As the network of connected cars grows, so does the risk of cars being hacked.

Vehicles with “smart” technology are “increasingly vulnerable” to being hacked remotely, according to a public service announcement from the Federal Bureau of Investigation (FBI) and the National Highway Traffic Safety Administration (NHTSA).

“The FBI and NHTSA are warning the general public and manufacturers — of vehicles, vehicle components and aftermarket devices — to maintain awareness of potential issues and cybersecurity threats related to connected vehicle technologies in modern vehicles,” the PSA reads.

There are two main ways a hacker can infiltrate your vehicle: through your car’s wireless communication functions, and through a device, such as a phone or tablet, connected to the car via USB, Bluetooth or Wi-Fi.

This isn’t the first we’re hearing that connected cars can be hacked, of course. In July 2015, two technology researchers announced they managed to remotely infiltrate a 2014 Jeep Cherokee. They were able to shut off the engine while the car was in motion, disable the brakes and even override the steering. And while no new cases of hacked vehicles have been reported, the FBI and NHTSA said the risk is significant enough to issue the warning.

Related: Road Safety: Could a New Agreement Boost Cybersecurity and Cut Car Recalls?

How to protect yourself and your car

The FBI and NHTSA offer four tips to help minimize your risk of being hacked.

1. Keep your vehicle’s software up to date. If you receive a notification about updating your vehicle’s software, verify that the update is legit (and not a phishing or malware scam) by contacting a local dealership or checking the manufacturer’s website. If you’re comfortable, you can install the software yourself (usually a USB drive containing the update is mailed to you), or you can make an appointment to have a dealership do it for you.

2. Check for vehicle recalls. Some vehicles have already been recalled due to vulnerabilities to hacking. If your car has been recalled, the manufacturer should send you a notification informing you of the issue and how to get it fixed at no cost. You also can check SaferCar.gov to see if your car has been recalled.

3. Don’t modify your vehicle’s software. Making modifications may affect the normal operation of your vehicle and introduce new vulnerabilities that could be exploited by an attacker.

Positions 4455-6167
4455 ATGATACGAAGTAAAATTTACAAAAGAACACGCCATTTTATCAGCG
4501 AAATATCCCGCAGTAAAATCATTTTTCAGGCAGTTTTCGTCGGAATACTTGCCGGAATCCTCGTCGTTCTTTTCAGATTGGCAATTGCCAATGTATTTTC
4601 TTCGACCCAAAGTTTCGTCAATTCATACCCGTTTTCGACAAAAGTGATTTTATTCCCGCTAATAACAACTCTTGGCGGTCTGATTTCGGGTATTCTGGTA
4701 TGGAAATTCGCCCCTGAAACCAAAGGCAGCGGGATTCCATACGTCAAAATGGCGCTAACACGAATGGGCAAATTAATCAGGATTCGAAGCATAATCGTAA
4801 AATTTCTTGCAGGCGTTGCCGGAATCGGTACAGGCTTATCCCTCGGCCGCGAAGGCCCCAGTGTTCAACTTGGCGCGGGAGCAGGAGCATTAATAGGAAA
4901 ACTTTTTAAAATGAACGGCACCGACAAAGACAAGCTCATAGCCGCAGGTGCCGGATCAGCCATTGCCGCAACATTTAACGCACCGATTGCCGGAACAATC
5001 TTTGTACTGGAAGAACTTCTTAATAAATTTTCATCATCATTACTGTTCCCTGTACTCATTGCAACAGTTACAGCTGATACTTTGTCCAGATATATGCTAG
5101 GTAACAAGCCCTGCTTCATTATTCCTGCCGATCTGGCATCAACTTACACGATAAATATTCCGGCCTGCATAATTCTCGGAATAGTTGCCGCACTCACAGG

4. Be careful about connecting third-party devices to your car. According to the PSA, “All modern vehicles feature a standardized diagnostics port, OBD-II, which provides some level of connectivity to the in-vehicle communication networks.” Normally, mechanics and technicians use this port to inspect your vehicle’s systems and emissions. But other devices, such as vehicle monitoring tools available to consumers, can also plug into the port. An attacker may be able to use these to access your car and data remotely.

5. Know who has access to your car. Just as you wouldn’t leave your computer or phone unlocked or with someone you didn’t trust, follow the same policy with your car.

Related: Your Next Car Might Be a Better Driver than You


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Angela is a Pulitzer Prize-winning digital editor with more than 15 years of experience delivering news and information to audiences worldwide. Prior to joining SafeBee, she was the features editor for Boston.com at The Boston Globe, overseeing health, travel, entertainment, business and lifestyle coverage. Before moving to features, she was the news and homepage editor, covering stories such as the Boston Marathon bombing, Red Sox World Series victories, presidential elections, a papal inauguration, and more. Her favorite safety tip: Clean your phone! The average cell phone has 18 times more germs than the toilet handle in a men’s restroom.